Dangerous Congressional rider would upend management of one of our largest wildlife refuges.
The word refuge usually means something safe and secure. Few would associate the term with a military training ground.
At approximately 1.6 million acres, the Desert National Wildlife Refuge in Nevada is the largest wildlife refuge in the lower 48 states. President Franklin D. Roosevelt first established the area as the Desert Game Range in 1936 to protect desert bighorn sheep. Now a refuge, it provides habitat for hundreds of birds, mammals, reptiles, and amphibians, as well as rare plant species. This treasured landscape also lies within the ancestral homeland of Native Americans, preserving cultural relics and tribal history.
For all the wildlife that call the Desert Refuge home, it also supports another unique desert dweller: the United States Air Force.
In 1940, during the early stages of World War II, the Air Force began using a portion of the refuge as an aerial bombing and gunnery range. Military activities continue on the refuge today, with the U.S. Fish and Wildlife Service (FWS) and the Air Force sharing responsibilities for managing approximately 846,000 acres in the western region of the refuge. This amounts to more than half the entire refuge, and includes large swaths of ecologically valuable Great Basin and Mojave Desert habitat.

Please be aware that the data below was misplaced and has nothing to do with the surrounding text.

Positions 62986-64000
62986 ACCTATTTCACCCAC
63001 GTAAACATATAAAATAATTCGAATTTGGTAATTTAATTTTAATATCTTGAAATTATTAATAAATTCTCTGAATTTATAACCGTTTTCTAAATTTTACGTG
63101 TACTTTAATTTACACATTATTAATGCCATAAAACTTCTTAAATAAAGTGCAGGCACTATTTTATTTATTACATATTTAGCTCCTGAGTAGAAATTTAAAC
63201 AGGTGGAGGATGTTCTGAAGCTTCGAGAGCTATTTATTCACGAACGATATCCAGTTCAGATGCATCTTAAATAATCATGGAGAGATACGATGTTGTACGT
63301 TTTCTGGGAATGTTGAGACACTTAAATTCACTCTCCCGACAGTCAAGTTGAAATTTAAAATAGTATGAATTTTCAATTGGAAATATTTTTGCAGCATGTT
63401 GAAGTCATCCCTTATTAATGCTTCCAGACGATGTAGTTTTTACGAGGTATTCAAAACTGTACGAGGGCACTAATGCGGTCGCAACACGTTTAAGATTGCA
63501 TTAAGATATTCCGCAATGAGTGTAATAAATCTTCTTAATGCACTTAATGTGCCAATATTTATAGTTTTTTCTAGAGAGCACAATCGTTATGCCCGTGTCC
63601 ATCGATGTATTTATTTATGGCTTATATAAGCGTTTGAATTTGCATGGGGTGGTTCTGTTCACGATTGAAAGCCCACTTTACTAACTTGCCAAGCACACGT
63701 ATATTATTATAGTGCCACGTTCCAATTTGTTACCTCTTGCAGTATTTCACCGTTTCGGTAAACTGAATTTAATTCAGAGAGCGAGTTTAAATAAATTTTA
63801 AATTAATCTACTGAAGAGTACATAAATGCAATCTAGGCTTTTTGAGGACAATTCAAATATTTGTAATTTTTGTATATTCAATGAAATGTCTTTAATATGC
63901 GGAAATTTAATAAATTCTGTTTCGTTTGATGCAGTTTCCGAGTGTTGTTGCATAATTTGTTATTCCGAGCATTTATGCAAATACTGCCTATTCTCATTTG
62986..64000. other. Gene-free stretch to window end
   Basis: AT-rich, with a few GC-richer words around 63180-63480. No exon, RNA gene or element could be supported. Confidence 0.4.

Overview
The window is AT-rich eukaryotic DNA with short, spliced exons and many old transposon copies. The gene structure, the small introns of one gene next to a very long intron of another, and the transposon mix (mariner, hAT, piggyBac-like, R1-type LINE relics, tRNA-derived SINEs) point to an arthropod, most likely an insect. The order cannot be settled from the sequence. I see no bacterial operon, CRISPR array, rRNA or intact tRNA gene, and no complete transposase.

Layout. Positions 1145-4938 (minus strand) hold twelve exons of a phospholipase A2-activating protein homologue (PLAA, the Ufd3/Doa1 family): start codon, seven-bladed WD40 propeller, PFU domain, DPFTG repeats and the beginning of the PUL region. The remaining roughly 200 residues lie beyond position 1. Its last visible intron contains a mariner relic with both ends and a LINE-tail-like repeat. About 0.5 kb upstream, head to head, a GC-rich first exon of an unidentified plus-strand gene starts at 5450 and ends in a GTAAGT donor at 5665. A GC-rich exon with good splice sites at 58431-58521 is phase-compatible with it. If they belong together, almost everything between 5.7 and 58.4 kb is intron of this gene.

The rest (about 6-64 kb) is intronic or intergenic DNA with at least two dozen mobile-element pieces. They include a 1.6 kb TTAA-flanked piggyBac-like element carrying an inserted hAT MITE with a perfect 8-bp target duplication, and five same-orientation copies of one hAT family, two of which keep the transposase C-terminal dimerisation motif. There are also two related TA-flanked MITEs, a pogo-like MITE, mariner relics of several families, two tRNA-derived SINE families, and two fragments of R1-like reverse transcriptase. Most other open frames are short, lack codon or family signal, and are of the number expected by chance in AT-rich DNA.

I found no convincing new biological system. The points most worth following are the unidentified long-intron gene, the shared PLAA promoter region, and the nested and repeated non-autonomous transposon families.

While military use of a refuge is not ideal, the existing management partnership between the FWS and the Air Force helps ensure that wildlife and other public values are considered when the military plans training exercises in Desert Refuge.
Unfortunately, a few in Congress want to give full control of the western half of the refuge to the Air Force, shutting out FWS from its duties to manage wildlife and their habitat on the refuge. This spring, they attached a legislative rider to the House version of the National Defense Authorization Act (NDAA) to do the deed, even though the Air Force never requested any such thing. The rider would waive environmental safeguards for half of the refuge – hundreds of thousands of acres. It would also prevent FWS from acting to protect sensitive species or habitat on those lands, and discourage Congress from designating any of the area as wilderness. Handing over management to the Air Force is both unnecessary and sets a harmful precedent that could impact national wildlife refuges across the country.
Defenders is fighting to remove the Desert Refuge rider from the NDAA. Both the House and the Senate have already passed versions of the legislation, and the Senate’s does not include the damaging rider. We are working to ensure that Congress strips out the attack on this cherished wildlife refuge when they reconcile the two NDAA bills this summer.
The National Wildlife Refuge System is the only network of federal lands established specifically for wildlife conservation. It is critical that, even where other uses are authorized, Congress uphold the primary purpose of the system, including rejecting the Desert Refuge rider.
This blog is part of an ongoing series on our National Wildlife Refuge System and the vital role that refuges play in protecting species and providing crucial habitat for wildlife. Check in regularly to hear from our field teams, policy experts and staff on Capitol Hill about new developments and continuing threats to these wild places and what you can do to help.
Keeping Alaska’s Refuges for Wildlife
The state of Alaska is pursuing aggressive “predator control” measures on our national wildlife refuges, targeting bears, wolves and other wildlife on land that was meant for their conservation.